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This electrode has been specifically designed for use with the Hammerhead wet-spot welding system (see related products), it may also be used for conventional wet welding of stainless steels and/or high strength carbon steels, as it is highly resistant to hydrogen cracking and offers high strength and high toughness electrode properties.
The electrode used is a specially formulated Cr-Ni-Mo (stainless steel) electrode and is available in 3.2 mm (1/8") diameter.
Hammerhead "Wet-Spot" 3.2mm Welding Electrodes come in 3.5kg boxes (approx 68 electrodes per box)
The Hammerhead Welding Process
The Hammerhead welding process has been specifically developed to offer a simpler alternative to conventional wet welding, particularly where very poor visibility exists. These electrodes can also be used as conventional welding electrodes for welding of high carbon and stainless steel.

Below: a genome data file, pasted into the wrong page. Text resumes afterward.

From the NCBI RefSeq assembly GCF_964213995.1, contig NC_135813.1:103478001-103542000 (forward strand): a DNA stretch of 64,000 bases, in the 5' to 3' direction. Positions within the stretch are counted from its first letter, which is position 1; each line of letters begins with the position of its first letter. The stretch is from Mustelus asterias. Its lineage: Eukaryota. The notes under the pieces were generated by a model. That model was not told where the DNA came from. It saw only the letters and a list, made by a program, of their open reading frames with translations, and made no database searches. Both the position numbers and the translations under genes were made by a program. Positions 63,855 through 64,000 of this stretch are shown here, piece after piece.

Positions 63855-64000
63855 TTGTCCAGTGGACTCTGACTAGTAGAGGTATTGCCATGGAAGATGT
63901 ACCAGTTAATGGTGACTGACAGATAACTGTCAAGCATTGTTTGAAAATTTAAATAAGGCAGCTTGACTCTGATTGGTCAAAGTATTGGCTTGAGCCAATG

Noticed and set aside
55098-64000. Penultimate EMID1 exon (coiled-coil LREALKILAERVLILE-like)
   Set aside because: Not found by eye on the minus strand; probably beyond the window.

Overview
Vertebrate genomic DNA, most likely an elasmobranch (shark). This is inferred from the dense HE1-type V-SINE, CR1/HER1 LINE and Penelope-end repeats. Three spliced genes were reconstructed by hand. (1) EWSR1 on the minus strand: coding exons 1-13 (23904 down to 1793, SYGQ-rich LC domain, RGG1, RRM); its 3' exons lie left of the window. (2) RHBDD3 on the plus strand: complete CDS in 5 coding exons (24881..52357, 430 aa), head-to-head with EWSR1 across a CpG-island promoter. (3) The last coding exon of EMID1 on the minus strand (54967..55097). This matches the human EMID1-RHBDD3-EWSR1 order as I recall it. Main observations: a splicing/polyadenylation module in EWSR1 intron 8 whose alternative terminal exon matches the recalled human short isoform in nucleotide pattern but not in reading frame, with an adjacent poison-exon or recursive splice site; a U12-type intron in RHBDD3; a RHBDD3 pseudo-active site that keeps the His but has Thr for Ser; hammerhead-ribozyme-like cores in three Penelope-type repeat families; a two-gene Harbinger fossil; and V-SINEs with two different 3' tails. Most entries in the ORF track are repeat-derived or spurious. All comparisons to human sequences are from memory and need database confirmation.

In removing the skills necessary to carry out underwater wet welding you must change the fundamental approach to how welding is carried out.
The benefits are endless, with;
- No need for specific joint configurations and all the preparation that goes with them.
- No need even for a conventional fillet or butt joint.
- No need for cleaning the joint area or for chipping off slag before laying down additional passes
- No need for additional passes, as the process is a one-shot process i.e. one electrode produces one complete spot/plug weld.
- No need for the diver-welder to control parameters like travel speed, electrode angles, arc length, etc, as associated with conventional welding skills.
- No need to have good visibility as the diver doesn’t need to see or control an arc in the conventional sense. Even when visibility is poor high quality welds are produced time after time.
How Is All This Achieved?
By using our new control system (as seen) connected to the welding machine, this controls the welding operation. The process will penetrate the two materials required to be joined and then through the control unit the currents necessary to pierce and then fill the hole results in a spot/plug weld being formed, which has sufficiently penetrated both sets of material to form a sound joint, similar in principle to a rivet.